This past September 11th marked 20 years since the heinous 9/11 terrorist attacks that forever altered this nation. Last Thursday was the 43rd anniversary of the Jonestown Massacre, and today is the 58th anniversary of John F. Kennedy's assassination. Regardless of where you fall on the political spectrum, I think calling those events tragic is more than fair. Yet whenever we acknowledge the time that's passed since those incidents, we use the same word we do to recognize past weddings and graduations. As a writer with a minimal grasp of the language I write in, it makes little to no sense to me. Whenever I use the word "anniversary" to reference an adverse event, it feels a bit off, like the party of "family values" voting against universal pre-K and parental leave.
According to Merriam-Webster, technically, "anniversary" has no negative or positive connotation.
I grew up during the days where definitions weren't supposed to have the word its defining in the definition.
But let's just play a quick game of word association. Ready?
What'd you say? Was it wedding, maybe graduation? It's not a perfect test, it's still in the beta stages, but as a blogger with a following that could comfortably fit inside a Chipotle, I understand that this could be another one of my takes with literally zero support. Still, the definition I included that uses the word its defining brings up a great point. I understand that "the annual recurrence of a date marking a notable event" has no negative or positive connotation, but "the celebration of an anniversary" does. Let me ask you something. When's the last time you celebrated an attack or death? Hopefully, it wasn't in the first week of January...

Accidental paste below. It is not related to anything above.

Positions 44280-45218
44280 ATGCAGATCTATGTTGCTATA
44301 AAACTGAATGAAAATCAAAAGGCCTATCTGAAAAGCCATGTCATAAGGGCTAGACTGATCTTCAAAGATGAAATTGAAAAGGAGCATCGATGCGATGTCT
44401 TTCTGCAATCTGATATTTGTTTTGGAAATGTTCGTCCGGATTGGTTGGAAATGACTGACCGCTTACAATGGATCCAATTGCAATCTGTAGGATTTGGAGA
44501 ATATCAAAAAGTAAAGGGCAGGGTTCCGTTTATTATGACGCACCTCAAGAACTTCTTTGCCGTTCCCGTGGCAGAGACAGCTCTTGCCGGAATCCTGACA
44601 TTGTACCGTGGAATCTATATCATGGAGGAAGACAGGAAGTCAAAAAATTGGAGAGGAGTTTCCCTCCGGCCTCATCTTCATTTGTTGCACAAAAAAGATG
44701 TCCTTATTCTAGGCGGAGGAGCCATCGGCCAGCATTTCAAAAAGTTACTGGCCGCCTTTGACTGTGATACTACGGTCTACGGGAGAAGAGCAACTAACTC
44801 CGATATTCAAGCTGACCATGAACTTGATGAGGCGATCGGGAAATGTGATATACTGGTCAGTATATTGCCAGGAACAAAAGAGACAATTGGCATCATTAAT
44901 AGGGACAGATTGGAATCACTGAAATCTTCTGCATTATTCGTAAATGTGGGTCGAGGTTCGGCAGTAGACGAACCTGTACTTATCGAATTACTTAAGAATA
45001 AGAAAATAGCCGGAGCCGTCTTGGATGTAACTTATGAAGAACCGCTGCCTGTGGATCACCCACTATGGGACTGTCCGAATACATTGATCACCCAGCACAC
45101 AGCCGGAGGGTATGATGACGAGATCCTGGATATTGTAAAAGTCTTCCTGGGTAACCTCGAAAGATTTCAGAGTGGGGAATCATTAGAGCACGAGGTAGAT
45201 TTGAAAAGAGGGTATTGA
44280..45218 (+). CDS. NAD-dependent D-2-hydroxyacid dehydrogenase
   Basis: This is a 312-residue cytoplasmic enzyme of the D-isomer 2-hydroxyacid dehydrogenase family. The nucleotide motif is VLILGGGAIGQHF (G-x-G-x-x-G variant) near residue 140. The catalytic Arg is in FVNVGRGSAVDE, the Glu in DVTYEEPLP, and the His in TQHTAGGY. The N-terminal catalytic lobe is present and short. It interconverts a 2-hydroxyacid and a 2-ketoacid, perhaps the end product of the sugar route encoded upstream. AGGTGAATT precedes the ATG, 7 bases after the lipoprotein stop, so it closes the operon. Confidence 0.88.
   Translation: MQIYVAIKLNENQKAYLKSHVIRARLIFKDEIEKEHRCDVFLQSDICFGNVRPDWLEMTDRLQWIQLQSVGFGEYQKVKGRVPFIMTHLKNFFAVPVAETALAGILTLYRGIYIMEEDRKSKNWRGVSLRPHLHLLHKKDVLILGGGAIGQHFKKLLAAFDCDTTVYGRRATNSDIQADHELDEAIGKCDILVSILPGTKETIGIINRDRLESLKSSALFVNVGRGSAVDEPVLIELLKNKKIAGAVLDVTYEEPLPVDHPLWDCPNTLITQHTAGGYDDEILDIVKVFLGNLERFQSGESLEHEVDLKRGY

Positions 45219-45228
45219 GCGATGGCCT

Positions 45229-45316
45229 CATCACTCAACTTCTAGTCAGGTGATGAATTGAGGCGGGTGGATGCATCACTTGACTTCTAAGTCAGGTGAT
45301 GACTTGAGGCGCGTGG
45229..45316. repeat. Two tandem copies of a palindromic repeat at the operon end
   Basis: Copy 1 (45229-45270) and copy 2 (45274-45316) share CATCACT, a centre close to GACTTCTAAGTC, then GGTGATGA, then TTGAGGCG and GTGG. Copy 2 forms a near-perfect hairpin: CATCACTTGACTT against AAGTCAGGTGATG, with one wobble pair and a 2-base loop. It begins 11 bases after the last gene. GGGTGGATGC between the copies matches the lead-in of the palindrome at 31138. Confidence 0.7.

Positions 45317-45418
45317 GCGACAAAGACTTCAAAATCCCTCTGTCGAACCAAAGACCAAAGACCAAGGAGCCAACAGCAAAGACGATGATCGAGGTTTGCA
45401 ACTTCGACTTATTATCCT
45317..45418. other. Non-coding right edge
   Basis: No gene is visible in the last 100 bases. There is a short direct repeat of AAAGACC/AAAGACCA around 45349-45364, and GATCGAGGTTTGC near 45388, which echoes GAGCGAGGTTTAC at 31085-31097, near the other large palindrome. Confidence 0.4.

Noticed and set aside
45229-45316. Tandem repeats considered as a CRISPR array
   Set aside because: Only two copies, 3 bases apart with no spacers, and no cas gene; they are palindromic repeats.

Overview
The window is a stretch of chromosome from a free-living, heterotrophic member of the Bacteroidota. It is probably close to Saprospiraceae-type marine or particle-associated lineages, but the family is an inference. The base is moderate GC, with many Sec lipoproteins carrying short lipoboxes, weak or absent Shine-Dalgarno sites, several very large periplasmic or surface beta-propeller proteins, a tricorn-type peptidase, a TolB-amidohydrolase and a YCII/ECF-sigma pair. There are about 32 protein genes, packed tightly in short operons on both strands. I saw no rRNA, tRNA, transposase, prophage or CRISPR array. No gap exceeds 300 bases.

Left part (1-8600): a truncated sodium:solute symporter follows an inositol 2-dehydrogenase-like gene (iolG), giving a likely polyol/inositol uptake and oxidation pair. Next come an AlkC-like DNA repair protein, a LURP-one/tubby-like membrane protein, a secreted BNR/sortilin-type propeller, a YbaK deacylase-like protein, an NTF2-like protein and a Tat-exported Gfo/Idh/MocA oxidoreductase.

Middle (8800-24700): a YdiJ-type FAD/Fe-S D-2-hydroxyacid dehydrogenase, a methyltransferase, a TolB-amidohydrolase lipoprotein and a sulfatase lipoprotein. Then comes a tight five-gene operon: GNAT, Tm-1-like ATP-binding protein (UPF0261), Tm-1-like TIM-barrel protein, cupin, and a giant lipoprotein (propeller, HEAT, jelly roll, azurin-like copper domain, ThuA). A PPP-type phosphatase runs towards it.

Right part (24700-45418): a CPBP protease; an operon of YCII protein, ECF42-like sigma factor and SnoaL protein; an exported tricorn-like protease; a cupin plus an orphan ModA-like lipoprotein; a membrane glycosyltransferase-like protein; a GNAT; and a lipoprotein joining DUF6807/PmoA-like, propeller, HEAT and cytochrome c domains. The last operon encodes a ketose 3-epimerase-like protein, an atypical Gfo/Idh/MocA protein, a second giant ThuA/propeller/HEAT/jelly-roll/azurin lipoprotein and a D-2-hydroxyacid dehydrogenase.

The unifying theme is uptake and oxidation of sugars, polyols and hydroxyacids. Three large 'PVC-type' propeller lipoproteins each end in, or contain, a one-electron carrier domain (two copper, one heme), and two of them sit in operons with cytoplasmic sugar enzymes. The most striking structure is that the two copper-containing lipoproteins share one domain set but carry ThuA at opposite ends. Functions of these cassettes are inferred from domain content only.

Maybe I'm just splitting hairs and making things a little too tricky because good and bad are subjective, and using a catch-all word to recognize significant dates is easier for everybody, but language is ever-evolving. Merriam-Webster added 455 new words to its dictionary last month, including: air fryer, dad bod, and faux-hawk (which feels about 15 years too late). Are you telling me we couldn't create a term for a negative anniversary?
It seems like every few months, a new article of words with no English equivalent goes viral. After eight minutes of research, I still haven't found a non-English word for "negative anniversary," but there's a Japanese word that goes a step above butter face. Details matter!
Now I'm no linguist; I'm just an idea man, but it'd be pretty shitty of me to end this blog without throwing a couple of ideas out there to (potentially) fix this problem. I cannot be the only person on earth who thinks this is an issue. A word like commemoration doesn't work because it has a clear cut "honoring" connotation, but instead of saying "the 12th anniversary of her death" or "31st anniversary of the fire," try these on for size.
-Departure Day (This is the 4th departure day since my cat got run over by that Telsa)
-Commiserdaytion (I can't believe next April 15th is the 9th commiserdaytion of the Boston Marathon Bombing)
-Oops-a-day-see (Last Monday was the 5th oops-a-day-see of when I dropped my twins)
-Condolence Countdown (There's no way this is the 11th condolence countdown since your mom shot your dad, then killed herself; I would've guessed 8th)
-Massacre Mark(s) (2019 was the 100th massacre mark of the attacks on Black Wall Street)
-Adversisary (Every year Michael Jordan recognizes the adversisary of when he was cut from his high school basketball team and how it motivated him to be great)
-Badiversary (2021 was the 10th badiversary of Rebecca Black's "Friday")
-Sadiversary (It's the 8 month sadiversary of my boy/girl/they friend dumping me)
-Madiversary (signifies the anniversary of an event that makes you mad)
-Bummerversary (Every March 17th is the bummerversary of Tom Brady leaving the Patriots)
-Negiday (could be dangerous depending on your accent)
I'm not saying these are home runs, but nothing needs to be written in stone right now; we can continue to workshop. All I know is that saying "anniversary" to acknowledge the date of your son's graduation AND murder doesn't sound right. Don't you agree? What's a word or phrase that you think would make a better term than anniversary to acknowledge a tragedy? Please sound off in the comments!
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